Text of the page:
8. A broadcast receiver according to claim 7, wherein said means for controlling said muting circuit includes a circuit for producing a muting control signal, said muting control signal being applied to said memory control means for initiating a write operation whereby the content of said counter is written into said second memory means.

9. A broadcast receiver according to claim 7, wherein said means for controlling said muting circuit includes a circuit for producing a pulse waveform having a duration dependent upon the number of pulses generated by said pulse generator means.

10. A broadcast receiver according to claim 9, wherein said means for controlling said muting circuit further includes time delay means for producing said pulse waveform with a time duration longer than the interval during which said number of pulses is generated by said pulse generator means.

11. A broadcast receiver adapted to be tuned to any of a plurality of broadcast frequencies to receive and detect a broadcast signal and to recover information therefrom, comprising:

12. A broadcast receiver in accordance with claim 11 wherein said signal muting means comprises:

13. A broadcast receiver in accordance with claim 12 wherein said muting control signal generating means comprises:

14. A broadcast receiver in accordance with claim 11 wherein said memory means is comprised of a plurality of non-voltaic storage elements and further includes write enable means coupled to said pulse generating means for producing a write enable signal of predetermined duration to enable the content of said counter to be transferred to said non-voltaic storage elements at a time after the operation of said pulse generating means is interrupted.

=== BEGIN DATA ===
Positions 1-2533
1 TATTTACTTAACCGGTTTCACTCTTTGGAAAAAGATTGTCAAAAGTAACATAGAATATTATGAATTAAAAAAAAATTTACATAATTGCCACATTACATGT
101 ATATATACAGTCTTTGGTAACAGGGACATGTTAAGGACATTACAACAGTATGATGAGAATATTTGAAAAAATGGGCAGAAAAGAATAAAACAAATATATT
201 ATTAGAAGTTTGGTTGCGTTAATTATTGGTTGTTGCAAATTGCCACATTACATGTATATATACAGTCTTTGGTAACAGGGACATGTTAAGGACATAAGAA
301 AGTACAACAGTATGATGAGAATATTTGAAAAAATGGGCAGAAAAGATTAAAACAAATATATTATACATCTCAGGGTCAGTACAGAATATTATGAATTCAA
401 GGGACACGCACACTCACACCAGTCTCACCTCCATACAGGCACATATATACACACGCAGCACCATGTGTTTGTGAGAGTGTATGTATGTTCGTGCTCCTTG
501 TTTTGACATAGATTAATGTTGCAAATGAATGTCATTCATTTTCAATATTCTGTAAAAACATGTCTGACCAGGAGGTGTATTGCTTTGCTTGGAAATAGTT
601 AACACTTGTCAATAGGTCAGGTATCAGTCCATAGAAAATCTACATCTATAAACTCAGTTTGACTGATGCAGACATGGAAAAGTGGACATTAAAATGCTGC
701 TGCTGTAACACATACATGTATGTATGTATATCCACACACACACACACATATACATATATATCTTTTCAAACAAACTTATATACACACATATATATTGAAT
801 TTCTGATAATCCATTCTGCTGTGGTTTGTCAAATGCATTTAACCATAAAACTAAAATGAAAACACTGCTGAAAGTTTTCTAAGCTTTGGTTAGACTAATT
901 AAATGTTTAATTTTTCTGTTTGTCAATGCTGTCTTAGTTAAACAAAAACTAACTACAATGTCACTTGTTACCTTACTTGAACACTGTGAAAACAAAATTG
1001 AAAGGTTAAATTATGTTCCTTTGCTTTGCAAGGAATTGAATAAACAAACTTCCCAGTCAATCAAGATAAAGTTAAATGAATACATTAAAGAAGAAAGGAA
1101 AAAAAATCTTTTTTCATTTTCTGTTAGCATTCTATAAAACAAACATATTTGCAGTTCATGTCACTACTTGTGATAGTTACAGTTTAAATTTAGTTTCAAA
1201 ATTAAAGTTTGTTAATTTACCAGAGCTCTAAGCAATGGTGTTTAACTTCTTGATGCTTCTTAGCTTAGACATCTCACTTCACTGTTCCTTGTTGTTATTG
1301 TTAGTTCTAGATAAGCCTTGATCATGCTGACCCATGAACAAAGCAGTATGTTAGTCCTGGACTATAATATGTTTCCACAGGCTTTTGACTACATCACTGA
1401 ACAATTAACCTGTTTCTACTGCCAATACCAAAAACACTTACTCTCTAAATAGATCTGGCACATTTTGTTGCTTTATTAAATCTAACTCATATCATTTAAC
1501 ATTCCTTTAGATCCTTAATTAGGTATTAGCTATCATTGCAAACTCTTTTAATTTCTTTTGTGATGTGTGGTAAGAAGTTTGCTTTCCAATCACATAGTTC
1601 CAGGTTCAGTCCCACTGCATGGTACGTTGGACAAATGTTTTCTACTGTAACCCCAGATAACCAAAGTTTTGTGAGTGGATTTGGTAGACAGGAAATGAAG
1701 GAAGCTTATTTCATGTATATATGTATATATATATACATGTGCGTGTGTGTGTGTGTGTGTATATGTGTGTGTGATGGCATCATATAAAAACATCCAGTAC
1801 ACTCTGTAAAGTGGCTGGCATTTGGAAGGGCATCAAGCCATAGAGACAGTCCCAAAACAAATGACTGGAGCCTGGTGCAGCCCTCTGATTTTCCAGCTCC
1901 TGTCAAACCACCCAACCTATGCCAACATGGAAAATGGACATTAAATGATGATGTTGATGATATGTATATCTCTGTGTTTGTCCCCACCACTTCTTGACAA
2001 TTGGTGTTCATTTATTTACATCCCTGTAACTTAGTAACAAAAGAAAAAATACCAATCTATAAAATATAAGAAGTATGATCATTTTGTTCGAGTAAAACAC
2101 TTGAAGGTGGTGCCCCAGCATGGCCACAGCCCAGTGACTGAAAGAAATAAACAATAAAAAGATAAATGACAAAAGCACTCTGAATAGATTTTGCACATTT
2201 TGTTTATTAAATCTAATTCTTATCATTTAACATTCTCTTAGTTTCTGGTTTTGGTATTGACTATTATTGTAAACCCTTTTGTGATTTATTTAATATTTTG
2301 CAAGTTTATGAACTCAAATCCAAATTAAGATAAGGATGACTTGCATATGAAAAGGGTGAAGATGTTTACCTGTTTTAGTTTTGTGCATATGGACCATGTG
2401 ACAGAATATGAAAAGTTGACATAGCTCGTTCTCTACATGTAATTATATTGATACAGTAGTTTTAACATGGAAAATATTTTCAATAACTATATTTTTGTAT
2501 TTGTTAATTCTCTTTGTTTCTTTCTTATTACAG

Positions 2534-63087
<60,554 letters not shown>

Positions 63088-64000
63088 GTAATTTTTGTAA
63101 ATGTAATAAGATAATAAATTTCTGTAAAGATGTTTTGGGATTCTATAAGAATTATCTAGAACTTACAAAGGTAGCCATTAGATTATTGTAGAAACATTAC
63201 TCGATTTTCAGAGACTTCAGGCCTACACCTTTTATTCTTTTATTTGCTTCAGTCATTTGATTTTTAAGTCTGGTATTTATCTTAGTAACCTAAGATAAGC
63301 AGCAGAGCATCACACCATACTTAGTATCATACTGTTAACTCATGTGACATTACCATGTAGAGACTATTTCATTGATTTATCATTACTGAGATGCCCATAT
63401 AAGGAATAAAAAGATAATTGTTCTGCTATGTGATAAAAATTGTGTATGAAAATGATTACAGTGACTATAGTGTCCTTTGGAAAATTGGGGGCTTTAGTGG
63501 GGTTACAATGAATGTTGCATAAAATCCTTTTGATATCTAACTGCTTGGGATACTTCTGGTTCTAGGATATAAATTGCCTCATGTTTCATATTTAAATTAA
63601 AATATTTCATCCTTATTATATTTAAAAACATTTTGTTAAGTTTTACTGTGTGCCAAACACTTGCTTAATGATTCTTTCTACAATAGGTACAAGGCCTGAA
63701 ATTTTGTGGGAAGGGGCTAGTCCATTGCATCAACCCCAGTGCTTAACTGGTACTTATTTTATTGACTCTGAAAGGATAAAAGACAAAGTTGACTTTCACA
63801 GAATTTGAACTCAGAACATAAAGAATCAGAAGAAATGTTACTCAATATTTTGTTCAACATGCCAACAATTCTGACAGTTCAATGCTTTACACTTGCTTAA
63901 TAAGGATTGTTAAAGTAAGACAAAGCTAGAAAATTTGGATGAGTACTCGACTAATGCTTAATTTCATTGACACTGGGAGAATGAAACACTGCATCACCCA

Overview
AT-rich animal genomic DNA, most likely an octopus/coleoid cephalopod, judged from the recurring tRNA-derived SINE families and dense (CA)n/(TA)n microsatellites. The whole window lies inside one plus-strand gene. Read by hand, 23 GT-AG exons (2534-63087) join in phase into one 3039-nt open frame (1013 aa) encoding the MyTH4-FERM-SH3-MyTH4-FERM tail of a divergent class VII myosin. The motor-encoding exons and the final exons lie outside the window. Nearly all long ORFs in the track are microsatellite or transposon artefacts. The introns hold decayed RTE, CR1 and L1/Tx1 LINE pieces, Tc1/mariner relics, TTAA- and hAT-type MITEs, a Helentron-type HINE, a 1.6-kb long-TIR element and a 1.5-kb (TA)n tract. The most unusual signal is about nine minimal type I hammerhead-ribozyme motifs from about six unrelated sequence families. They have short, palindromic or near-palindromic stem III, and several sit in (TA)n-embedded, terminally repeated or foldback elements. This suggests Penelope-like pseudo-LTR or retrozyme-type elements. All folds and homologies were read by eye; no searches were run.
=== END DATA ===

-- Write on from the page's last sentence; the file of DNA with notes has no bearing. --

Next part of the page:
15. A broadcast receiver in accordance with claim 14 wherein said write enable means comprises:

Description:
BACKGROUND OF THE INVENTION

1. Field of the Invention

This invention relates to a broadcast receiver, and more particularly to a novel broadcast receiver having phase locked circuits, memory and display means.

2. Description of the Prior Art

In general, a receiver may be tuned to receive intelligible information from a selected radio wave broadcasted from any desired station by varying the local frequency of a local oscillator incorporated into the receiver. As a means of varying the local frequency of the above mentioned local oscillator, it has been well known to use a variable condenser. In such a case, if a user does not know the precise frequency of the selected radio wave broadcasted from the station, it is very difficult to correctly reproduce the intelligence modulated onto radio wave broadcasted from the desired station, for example, sound in the case of radio receivers and a video signal in case of television receivers. As a result, many users must refer to the published broadcast frequencies of the stations mentioned in a program listed in news papers or magazines or must operate the variable condenser of the tuner to search the broadcast frequency spectrum for a desired station.

In this case, however, the variable condenser is manually operated, and as a result, even if the receiver is provided with a tuning meter, a correct tuning is not always possible. Moreover, it is often troublesome for the user to rotate the knob of the tuner every time a different tuning or program selection is effected.